Year 4 in 2017
Fourth year is one of the most challenging, yet exciting years at Keele. With final examinations at the end of the year and the reality of becoming a doctor beginning to sink in, the pressure to consolidate your knowledge becomes increasingly intense.
In my fourth year, I was based at Shrewsbury and Telford NHS Trust. Working in a District General hospital was very different from working in a Major Trauma Centre like the Royal Stoke University Hospital. Although District General hospitals are possibly not as busy, more emphasis is placed on you as a member of the clinical team, and there is greater potential for clinical exposure.
Many new specialties, such as women’s health, are introduced in fourth year, and throughout the year we gained a variety of new experiences including completing night shifts on a labour ward, assisting in orthopaedic surgery, and holding your own General Practice clinics. Away from the wards, highly experienced consultants and general practitioners guide us through Case Illustrated Learning (CIL) sessions, where we discuss cases that we had seen during the week.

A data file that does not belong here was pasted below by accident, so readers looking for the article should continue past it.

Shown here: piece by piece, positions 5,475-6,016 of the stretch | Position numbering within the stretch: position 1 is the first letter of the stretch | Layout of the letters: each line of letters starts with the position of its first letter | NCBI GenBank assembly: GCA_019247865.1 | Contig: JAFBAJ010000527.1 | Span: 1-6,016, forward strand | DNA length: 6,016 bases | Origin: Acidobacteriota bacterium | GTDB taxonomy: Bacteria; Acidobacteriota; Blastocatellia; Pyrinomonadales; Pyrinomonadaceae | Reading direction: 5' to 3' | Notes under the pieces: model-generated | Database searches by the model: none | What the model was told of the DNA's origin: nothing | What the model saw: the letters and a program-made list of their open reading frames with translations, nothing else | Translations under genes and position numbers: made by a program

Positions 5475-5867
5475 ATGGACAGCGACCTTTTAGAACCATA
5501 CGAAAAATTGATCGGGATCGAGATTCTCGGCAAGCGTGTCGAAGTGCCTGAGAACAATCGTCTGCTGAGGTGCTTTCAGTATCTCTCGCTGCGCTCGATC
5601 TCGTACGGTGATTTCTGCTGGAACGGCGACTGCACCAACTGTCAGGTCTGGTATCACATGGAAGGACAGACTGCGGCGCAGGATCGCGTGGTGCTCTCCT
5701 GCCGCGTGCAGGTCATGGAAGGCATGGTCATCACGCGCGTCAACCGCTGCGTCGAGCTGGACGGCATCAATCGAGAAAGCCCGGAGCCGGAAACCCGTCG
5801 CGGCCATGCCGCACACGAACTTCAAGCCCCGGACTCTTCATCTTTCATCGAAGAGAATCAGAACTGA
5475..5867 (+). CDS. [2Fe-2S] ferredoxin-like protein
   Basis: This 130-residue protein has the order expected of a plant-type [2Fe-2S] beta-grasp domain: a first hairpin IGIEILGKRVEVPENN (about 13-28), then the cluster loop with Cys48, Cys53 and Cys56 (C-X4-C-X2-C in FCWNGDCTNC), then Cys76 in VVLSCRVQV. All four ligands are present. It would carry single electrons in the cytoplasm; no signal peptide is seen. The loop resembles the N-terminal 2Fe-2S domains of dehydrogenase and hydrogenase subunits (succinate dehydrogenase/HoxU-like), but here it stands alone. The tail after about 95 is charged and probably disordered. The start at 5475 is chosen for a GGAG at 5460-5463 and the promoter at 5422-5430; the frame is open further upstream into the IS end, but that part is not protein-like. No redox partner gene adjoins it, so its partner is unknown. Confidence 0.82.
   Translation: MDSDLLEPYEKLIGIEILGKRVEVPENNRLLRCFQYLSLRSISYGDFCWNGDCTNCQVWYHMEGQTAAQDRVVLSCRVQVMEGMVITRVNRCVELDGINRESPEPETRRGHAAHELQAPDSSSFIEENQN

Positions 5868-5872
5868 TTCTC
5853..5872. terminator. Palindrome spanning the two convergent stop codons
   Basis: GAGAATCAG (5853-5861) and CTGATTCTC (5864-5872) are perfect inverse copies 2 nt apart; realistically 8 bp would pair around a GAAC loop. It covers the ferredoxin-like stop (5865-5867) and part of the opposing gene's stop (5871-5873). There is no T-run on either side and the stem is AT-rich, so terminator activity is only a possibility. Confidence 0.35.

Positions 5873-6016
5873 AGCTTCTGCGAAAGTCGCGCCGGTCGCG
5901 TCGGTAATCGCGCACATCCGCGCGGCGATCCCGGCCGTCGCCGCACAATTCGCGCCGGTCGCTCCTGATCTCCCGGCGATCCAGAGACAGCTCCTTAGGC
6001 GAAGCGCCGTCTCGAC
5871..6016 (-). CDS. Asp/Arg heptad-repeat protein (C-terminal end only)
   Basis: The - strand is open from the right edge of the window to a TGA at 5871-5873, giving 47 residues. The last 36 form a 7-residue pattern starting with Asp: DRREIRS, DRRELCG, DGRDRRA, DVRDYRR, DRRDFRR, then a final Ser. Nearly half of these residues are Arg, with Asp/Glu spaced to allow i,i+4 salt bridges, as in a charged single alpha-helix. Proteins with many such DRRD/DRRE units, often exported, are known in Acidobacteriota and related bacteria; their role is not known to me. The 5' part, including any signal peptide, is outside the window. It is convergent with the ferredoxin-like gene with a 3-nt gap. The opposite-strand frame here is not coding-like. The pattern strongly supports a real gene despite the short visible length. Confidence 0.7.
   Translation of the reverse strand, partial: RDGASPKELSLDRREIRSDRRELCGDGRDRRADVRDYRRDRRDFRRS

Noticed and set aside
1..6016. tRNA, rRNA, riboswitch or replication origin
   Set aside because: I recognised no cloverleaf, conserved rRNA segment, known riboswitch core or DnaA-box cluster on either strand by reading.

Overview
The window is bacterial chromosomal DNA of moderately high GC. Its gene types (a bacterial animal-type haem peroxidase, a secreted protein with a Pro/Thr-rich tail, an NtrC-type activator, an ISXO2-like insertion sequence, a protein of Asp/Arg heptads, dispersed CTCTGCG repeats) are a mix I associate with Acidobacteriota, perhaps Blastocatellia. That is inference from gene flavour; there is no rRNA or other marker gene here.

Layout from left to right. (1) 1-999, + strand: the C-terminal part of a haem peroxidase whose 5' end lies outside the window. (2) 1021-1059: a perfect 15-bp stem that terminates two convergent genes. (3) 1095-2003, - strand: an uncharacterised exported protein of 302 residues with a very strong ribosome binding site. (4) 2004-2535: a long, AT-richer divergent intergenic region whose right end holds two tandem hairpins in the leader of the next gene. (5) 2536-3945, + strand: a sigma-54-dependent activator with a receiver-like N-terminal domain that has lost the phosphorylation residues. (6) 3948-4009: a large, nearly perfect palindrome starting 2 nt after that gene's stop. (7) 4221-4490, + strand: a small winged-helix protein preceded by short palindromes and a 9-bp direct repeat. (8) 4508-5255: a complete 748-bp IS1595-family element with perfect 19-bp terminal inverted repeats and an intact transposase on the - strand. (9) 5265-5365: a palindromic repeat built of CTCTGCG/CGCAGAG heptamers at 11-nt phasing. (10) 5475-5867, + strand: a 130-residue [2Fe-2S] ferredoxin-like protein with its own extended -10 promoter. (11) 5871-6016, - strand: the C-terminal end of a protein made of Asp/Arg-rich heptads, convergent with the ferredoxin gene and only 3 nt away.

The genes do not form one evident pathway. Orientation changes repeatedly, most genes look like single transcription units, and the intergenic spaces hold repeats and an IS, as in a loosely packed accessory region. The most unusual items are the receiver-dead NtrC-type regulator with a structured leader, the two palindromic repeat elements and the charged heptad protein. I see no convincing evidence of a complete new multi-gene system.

After exams, you have the opportunity to spend four weeks completing the Student Selected Component. This opportunity allows you to explore in depth a specialty that you particularly enjoy and would consider as a future career. I decided to study Radiology and gained valuable experience that I would not have otherwise had.
In addition to studying Medicine, I enjoyed playing hockey for the Keele University Women’s Team, the highlight being the annual hockey tour. When not studying or playing hockey, I enjoy socialising at the Students’ Union with friends. Medicine can be tough, with the constant need to revise for examinations and to manage additional coursework pressures and deadlines. I found that having interests outside medicine is as important as studying to ensure a successful, balanced and healthy lifestyle.
The significant amount of time spent in the clinical environment at Keele is key to preparing us as effective future clinicians. As the intake is slightly smaller at Keele compared to other universities, we are able to get to know the whole year group and staff very well. This helps to provide a particularly friendly and supportive working environment. Fourth year is as exciting as it is daunting—and is certainly worth all the hard work!